Increasing studies reported that CRC is a heterogeneous disease. CRC shows various biological and clinical differences including embryonic origin, vascular supply and main physiologic function that significantly link to prognosis (19). In clinical, worse prognosis is frequently observed in right-side CRC, as compared with left-side tumors in patients with wild-type RAS (20). In addition, COAD and READ with distinct clinical responses and outcome were frequently reported in clinic, which raised a great interest to investigate their difference. In this study, we compared the DEPs between the two cancers and found that the DEPs were mainly enriched in immune response. Immune scores analysis supported that both pro-tumor suppression and anti-cancer immunity cells were all upregulated in COAD, indicating tumor microenvironment immune phenotype of COAD is stronger than READ. Accumulating evidences demonstrated that immune cells played an important role in the tumor microenvironment by controlling cancer progression, which were attractive therapeutic targets (21–23). Accordingly, we proposed that COAD and READ had different immune landscapes that lead to different prognoses and treatment responses. Recent studies reported that immune infiltration showed better performance than TNM stage under in some conditions (17). In addition, it was reported that immunity could influence chemotherapy and radiotherapy by increasing tumor-suppressor factor such as HMGB1 or enhancing the expression of PD-L1 to hamper anti-tumor immunity in different cancers (24). The association between immunity and cancer prognosis has been widely reported. A study reported that immune score was remarkably associated with GBM subtypes, of which mesenchymal subtype ranked the highest immune score compared with neural subtype and classical subtype. Moreover, high immune scores were also relevant to poor overall survival in GBM patients (25). Our comparative proteomics predicted that different immune activity between COAD and READ implied different prognosis, which provided a new method to judge prognosis and a new direction for preventing recurrence of cancers for clinic in colorectal cancer.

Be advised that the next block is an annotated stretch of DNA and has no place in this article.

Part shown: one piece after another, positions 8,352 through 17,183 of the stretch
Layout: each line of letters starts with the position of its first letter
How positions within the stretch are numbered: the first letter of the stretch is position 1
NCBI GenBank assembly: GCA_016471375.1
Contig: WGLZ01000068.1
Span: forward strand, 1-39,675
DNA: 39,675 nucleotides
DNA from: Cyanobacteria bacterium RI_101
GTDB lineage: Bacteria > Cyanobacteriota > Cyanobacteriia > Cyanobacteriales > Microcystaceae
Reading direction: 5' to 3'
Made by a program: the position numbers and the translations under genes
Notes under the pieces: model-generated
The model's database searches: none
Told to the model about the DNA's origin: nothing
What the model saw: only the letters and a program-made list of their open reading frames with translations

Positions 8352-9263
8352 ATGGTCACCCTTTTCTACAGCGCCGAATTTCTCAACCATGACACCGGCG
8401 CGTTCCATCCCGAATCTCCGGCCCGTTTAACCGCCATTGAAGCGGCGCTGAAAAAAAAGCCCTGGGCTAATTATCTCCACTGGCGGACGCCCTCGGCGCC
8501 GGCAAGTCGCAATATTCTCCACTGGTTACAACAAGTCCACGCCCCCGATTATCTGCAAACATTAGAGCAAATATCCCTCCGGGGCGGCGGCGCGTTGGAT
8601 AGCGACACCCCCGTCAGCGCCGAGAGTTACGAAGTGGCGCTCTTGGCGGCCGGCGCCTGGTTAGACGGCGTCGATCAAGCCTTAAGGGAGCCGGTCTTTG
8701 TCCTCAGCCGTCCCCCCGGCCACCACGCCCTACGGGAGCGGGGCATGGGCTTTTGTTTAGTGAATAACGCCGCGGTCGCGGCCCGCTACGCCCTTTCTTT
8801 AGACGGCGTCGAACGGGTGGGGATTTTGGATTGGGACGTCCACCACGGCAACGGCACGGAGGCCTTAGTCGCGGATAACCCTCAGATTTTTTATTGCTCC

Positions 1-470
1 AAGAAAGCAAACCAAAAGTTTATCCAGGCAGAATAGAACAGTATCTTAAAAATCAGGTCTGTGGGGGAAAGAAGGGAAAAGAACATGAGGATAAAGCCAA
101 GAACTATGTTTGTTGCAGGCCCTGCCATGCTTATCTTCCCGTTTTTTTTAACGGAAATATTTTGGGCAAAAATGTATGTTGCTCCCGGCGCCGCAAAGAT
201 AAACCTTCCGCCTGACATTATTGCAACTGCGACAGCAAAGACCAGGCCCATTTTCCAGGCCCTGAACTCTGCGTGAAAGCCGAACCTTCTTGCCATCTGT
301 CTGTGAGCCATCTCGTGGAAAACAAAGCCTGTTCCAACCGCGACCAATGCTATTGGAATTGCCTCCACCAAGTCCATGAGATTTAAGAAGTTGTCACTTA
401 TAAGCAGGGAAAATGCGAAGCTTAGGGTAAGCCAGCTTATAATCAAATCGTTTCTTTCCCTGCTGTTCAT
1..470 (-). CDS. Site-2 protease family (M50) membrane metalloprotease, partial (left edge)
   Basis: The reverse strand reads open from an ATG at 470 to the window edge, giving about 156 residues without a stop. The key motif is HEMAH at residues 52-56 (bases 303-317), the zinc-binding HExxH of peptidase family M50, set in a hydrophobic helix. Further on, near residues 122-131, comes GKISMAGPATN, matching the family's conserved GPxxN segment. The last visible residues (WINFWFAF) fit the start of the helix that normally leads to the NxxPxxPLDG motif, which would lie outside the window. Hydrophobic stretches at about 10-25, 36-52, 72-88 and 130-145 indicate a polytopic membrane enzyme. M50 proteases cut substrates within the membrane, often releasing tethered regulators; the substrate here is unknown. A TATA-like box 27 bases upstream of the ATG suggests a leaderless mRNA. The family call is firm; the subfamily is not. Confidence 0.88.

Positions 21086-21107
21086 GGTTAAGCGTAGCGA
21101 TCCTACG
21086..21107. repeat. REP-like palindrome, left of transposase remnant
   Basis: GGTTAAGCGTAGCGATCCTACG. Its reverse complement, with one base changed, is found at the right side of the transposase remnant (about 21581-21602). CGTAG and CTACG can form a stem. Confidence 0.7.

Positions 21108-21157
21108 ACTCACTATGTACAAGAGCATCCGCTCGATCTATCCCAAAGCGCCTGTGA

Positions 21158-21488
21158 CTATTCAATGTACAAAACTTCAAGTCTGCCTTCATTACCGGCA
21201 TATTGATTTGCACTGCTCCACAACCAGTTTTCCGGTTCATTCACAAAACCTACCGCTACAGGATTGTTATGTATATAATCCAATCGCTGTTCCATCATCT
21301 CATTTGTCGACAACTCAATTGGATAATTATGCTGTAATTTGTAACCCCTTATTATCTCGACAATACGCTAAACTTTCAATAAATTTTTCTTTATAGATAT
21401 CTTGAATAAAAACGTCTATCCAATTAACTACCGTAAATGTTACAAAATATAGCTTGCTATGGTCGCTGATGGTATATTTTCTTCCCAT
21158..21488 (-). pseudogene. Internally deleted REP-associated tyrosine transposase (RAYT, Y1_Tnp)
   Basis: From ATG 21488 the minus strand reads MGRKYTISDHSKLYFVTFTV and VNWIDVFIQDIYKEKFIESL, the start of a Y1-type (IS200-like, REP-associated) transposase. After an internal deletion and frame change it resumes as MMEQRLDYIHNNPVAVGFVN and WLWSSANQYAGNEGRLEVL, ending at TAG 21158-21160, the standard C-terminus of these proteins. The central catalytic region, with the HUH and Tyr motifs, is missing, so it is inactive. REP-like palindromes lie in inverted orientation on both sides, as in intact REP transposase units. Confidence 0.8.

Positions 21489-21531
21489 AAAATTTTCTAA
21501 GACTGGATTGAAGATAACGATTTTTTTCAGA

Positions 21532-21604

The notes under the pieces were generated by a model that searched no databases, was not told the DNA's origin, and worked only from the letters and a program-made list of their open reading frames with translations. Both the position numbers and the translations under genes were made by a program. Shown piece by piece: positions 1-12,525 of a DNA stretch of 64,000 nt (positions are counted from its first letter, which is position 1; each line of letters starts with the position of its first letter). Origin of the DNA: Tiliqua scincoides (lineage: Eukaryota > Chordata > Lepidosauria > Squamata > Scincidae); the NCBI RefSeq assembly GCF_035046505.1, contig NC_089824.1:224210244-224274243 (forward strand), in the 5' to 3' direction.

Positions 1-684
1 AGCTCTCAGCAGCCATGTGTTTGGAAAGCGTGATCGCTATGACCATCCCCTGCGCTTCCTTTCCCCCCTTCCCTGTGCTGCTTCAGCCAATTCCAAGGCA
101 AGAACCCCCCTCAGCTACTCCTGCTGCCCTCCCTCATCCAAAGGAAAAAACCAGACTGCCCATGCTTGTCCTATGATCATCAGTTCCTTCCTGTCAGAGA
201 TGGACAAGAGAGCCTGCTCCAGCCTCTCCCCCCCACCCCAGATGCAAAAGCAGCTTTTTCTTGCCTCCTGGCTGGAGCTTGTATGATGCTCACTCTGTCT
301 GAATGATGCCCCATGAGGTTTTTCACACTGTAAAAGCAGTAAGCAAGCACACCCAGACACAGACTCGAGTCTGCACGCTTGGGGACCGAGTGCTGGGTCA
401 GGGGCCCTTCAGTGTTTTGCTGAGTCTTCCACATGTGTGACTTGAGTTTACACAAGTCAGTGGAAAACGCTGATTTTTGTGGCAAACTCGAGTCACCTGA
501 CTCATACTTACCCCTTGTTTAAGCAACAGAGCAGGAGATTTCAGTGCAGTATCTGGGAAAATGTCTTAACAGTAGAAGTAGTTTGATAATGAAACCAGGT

Human complement system is constructed by a cascade of serine proteases, its activation involves multiple steps that tightly regulated (26). As one of the most important parts of immunity, activation of complement system is recognized to contribute to cancers progression, which enhances tumor growth and increases metastasis (27). C3 is a crucial member of complement system. Recent study showed that C3 was upregulated in leptomeningeal metastatic models and necessary for cancer growth, as it could activate the C3a receptor in the choroid plexus epithelium to disrupt the blood-CSF barrier that allowed cancer cell growth (22), suggesting C3 is a predictive indicator for cancer with a strong clinical value. Though C3 was reported to associated with CD4+ and CD8+ T lymphocytes in lung cancer, however, a majority of studies suggested that C3 play an oncogenic role in multiple cancers (28). In this study, our unbiased data mining confirmed that C3 was not only highly related to immune activity in COAD, but also upregulated in COAD and associated with poor prognosis. However, this phenomenon was not found in READ. Though the significance of C3 was found in these clinical data, the detail mechanism need to be further investigation.